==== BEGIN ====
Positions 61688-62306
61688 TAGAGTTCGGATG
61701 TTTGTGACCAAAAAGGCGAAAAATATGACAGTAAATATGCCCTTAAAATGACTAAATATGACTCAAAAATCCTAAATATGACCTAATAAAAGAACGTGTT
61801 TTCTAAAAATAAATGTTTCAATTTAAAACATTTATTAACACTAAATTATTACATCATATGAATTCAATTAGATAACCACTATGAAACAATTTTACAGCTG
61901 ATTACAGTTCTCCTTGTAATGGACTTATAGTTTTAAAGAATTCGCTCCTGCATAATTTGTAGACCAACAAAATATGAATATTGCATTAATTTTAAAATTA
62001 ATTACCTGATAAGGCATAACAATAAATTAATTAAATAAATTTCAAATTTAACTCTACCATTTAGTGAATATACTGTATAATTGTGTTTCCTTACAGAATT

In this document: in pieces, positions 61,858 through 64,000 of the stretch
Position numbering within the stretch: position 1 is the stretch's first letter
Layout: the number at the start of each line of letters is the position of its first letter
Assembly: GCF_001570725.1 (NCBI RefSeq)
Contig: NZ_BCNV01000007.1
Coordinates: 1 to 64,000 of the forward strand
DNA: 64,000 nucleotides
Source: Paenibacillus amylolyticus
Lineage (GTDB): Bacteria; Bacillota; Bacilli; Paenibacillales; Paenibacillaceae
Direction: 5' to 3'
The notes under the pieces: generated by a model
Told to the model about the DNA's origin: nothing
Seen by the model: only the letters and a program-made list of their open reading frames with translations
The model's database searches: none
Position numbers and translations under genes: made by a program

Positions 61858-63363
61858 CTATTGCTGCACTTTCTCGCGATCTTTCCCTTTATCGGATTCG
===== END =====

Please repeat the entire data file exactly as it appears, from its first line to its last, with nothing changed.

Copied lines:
Positions 61688-62306
61688 TAGAGTTCGGATG
61701 TTTGTGACCAAAAAGGCGAAAAATATGACAGTAAATATGCCCTTAAAATGACTAAATATGACTCAAAAATCCTAAATATGACCTAATAAAAGAACGTGTT
61801 TTCTAAAAATAAATGTTTCAATTTAAAACATTTATTAACACTAAATTATTACATCATATGAATTCAATTAGATAACCACTATGAAACAATTTTACAGCTG
61901 ATTACAGTTCTCCTTGTAATGGACTTATAGTTTTAAAGAATTCGCTCCTGCATAATTTGTAGACCAACAAAATATGAATATTGCATTAATTTTAAAATTA
62001 ATTACCTGATAAGGCATAACAATAAATTAATTAAATAAATTTCAAATTTAACTCTACCATTTAGTGAATATACTGTATAATTGTGTTTCCTTACAGAATT

In this document: in pieces, positions 61,858 through 64,000 of the stretch
Position numbering within the stretch: position 1 is the stretch's first letter
Layout: the number at the start of each line of letters is the position of its first letter
Assembly: GCF_001570725.1 (NCBI RefSeq)
Contig: NZ_BCNV01000007.1
Coordinates: 1 to 64,000 of the forward strand
DNA: 64,000 nucleotides
Source: Paenibacillus amylolyticus
Lineage (GTDB): Bacteria; Bacillota; Bacilli; Paenibacillales; Paenibacillaceae
Direction: 5' to 3'
The notes under the pieces: generated by a model
Told to the model about the DNA's origin: nothing
Seen by the model: only the letters and a program-made list of their open reading frames with translations
The model's database searches: none
Position numbers and translations under genes: made by a program

Positions 61858-63363
61858 CTATTGCTGCACTTTCTCGCGATCTTTCCCTTTATCGGATTCG